On Wednesday, June 8, the California Privacy Protection Agency (CPPA) Board voted 4-0 (with one member absent) to initiate the CPRA rulemaking process based on the draft regulations released on May 27th prior to the Memorial Day holiday.  (To learn more, please see New California Draft Privacy Regulations: How They Would Change Business Obligations

On Friday June 3, a bipartisan group of leaders from key House and Senate committees released a new  “discussion draft” bill to establish nationwide standards for consumer privacy. The proposal (the American Data Privacy and Protection Act) builds on prior bills put forth by both Democrats and Republicans, as well as principles and provisions contained in the GDPR and State privacy laws. Of significance, the bill reflects bipartisan compromise on two thorny issues that have divided the parties for years – whether to preempt state privacy laws and/or include a private right of action. While the bill has been hailed as a “breakthrough,” the prospects for passage are uncertain, particularly in this busy election year.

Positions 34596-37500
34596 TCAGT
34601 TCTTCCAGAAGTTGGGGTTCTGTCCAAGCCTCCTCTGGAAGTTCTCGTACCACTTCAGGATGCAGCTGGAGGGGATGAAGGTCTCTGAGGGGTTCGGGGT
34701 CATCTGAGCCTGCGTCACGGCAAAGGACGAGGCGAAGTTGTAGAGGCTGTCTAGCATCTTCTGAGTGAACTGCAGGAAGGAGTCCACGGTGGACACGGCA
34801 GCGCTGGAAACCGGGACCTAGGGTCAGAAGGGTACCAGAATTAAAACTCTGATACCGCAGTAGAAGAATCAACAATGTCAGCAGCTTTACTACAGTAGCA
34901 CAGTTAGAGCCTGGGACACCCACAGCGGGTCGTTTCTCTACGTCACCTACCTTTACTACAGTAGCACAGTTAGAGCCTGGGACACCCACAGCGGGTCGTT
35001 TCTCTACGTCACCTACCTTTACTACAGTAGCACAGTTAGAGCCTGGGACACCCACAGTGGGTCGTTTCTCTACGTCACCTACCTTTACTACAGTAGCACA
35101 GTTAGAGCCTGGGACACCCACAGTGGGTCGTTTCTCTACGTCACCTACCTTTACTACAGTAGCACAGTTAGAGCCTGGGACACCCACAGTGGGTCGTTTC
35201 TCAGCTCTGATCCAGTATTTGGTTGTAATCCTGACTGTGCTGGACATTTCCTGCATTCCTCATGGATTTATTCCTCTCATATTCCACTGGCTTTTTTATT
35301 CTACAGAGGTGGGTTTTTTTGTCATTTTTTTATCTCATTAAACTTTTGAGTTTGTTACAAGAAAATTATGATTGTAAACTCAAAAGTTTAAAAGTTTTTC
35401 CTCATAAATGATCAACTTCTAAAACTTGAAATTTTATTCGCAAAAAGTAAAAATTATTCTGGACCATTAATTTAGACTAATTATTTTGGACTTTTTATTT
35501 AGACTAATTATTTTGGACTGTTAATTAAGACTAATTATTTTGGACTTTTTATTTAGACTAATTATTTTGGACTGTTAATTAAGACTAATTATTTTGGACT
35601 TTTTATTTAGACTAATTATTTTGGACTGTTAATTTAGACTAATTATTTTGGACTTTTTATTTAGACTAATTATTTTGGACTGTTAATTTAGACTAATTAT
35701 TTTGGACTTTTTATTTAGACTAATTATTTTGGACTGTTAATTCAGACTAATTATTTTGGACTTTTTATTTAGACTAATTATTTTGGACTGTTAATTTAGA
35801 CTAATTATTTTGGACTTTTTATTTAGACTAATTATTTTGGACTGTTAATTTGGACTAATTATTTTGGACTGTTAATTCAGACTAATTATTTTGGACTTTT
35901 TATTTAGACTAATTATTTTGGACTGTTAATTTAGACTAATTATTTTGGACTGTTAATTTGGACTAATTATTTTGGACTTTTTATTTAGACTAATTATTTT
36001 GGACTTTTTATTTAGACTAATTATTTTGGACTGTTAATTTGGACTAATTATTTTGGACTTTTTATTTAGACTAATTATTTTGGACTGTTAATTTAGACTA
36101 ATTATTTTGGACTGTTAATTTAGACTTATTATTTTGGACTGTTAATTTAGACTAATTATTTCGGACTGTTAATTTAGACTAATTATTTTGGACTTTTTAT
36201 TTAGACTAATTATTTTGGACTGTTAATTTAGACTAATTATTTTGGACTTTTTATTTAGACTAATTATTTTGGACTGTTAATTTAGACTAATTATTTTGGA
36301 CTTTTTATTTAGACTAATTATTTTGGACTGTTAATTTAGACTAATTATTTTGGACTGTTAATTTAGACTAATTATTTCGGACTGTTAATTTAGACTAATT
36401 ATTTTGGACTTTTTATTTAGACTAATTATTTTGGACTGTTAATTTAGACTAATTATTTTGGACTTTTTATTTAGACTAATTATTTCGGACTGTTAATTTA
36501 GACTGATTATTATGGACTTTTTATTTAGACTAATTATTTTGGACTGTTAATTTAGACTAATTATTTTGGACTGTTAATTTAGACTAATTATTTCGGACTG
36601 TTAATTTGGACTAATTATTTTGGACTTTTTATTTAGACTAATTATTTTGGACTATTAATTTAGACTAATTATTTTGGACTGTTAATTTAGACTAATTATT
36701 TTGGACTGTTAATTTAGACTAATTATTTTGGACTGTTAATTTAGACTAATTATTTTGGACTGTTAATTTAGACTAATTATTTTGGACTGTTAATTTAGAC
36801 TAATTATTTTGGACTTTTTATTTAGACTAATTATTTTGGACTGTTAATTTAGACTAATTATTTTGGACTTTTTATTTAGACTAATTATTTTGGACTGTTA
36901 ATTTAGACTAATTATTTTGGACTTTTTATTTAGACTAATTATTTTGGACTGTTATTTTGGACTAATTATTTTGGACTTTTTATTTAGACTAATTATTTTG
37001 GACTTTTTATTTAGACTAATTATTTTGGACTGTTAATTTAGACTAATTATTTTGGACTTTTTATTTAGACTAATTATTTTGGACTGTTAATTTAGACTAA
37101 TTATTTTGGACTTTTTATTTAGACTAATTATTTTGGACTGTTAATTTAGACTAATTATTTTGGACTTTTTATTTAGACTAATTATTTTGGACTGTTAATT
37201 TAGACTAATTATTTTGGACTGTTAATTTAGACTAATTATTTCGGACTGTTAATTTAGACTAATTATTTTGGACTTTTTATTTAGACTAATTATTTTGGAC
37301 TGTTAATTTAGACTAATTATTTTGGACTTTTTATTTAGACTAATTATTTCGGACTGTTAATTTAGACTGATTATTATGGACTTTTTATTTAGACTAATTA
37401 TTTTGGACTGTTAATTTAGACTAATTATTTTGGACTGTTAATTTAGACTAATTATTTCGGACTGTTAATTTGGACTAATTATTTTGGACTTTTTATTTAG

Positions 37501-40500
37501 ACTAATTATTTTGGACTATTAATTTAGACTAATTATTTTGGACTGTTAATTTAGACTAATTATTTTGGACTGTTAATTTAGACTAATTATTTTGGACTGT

Why is this bill significant? 

As most of our readers know, the US has no overarching federal privacy law – only sector-specific laws such as GLBA and COPPA. This patchy, confusing scheme has become even more complex with passage of the GDPR (which applies to US multinational companies) and five comprehensive State laws. While many federal bills have come and gone over the years, none reflect the high-level bipartisan compromise evident here – both on longstanding privacy concepts (notice, choice, access, security) as well as more specific concerns about discrimination, algorithms, platforms, data brokers, targeted ads, and corporate accountability. If passed, the bill would apply to virtually all companies doing business in the US.